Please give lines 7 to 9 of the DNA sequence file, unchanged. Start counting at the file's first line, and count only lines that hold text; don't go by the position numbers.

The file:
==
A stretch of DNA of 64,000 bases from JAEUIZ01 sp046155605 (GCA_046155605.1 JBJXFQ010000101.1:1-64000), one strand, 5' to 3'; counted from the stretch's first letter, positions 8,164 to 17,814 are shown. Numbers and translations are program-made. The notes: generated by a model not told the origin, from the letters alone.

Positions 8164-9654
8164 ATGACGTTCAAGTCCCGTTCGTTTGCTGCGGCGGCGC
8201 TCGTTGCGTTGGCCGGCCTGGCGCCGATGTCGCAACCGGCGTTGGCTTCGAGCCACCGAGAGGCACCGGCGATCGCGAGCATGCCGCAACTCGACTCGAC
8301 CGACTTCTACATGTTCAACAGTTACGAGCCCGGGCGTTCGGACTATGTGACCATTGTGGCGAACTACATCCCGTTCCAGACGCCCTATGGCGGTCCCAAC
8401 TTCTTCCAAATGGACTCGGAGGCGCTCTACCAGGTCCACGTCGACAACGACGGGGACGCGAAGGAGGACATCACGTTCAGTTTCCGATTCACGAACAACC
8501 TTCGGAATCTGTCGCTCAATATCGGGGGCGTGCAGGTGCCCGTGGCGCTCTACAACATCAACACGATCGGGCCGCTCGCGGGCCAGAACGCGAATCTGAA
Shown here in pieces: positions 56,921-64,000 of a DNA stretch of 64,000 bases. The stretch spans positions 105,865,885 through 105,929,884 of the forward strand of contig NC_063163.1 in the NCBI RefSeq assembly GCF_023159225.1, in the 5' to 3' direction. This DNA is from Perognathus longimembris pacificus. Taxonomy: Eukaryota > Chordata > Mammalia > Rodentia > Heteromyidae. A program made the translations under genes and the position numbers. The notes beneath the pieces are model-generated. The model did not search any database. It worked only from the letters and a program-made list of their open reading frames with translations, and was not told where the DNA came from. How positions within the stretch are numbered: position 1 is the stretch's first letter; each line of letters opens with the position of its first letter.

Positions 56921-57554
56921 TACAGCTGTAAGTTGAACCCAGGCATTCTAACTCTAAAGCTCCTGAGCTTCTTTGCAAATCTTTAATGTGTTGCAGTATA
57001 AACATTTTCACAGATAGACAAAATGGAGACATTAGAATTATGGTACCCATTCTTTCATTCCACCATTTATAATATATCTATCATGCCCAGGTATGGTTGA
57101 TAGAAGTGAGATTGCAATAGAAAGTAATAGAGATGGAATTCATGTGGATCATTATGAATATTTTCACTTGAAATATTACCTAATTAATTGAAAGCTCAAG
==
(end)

8501 TTCGGAATCTGTCGCTCAATATCGGGGGCGTGCAGGTGCCCGTGGCGCTCTACAACATCAACACGATCGGGCCGCTCGCGGGCCAGAACGCGAATCTGAA
Shown here in pieces: positions 56,921-64,000 of a DNA stretch of 64,000 bases. The stretch spans positions 105,865,885 through 105,929,884 of the forward strand of contig NC_063163.1 in the NCBI RefSeq assembly GCF_023159225.1, in the 5' to 3' direction. This DNA is from Perognathus longimembris pacificus. Taxonomy: Eukaryota > Chordata > Mammalia > Rodentia > Heteromyidae. A program made the translations under genes and the position numbers. The notes beneath the pieces are model-generated. The model did not search any database. It worked only from the letters and a program-made list of their open reading frames with translations, and was not told where the DNA came from. How positions within the stretch are numbered: position 1 is the stretch's first letter; each line of letters opens with the position of its first letter.

Positions 56921-57554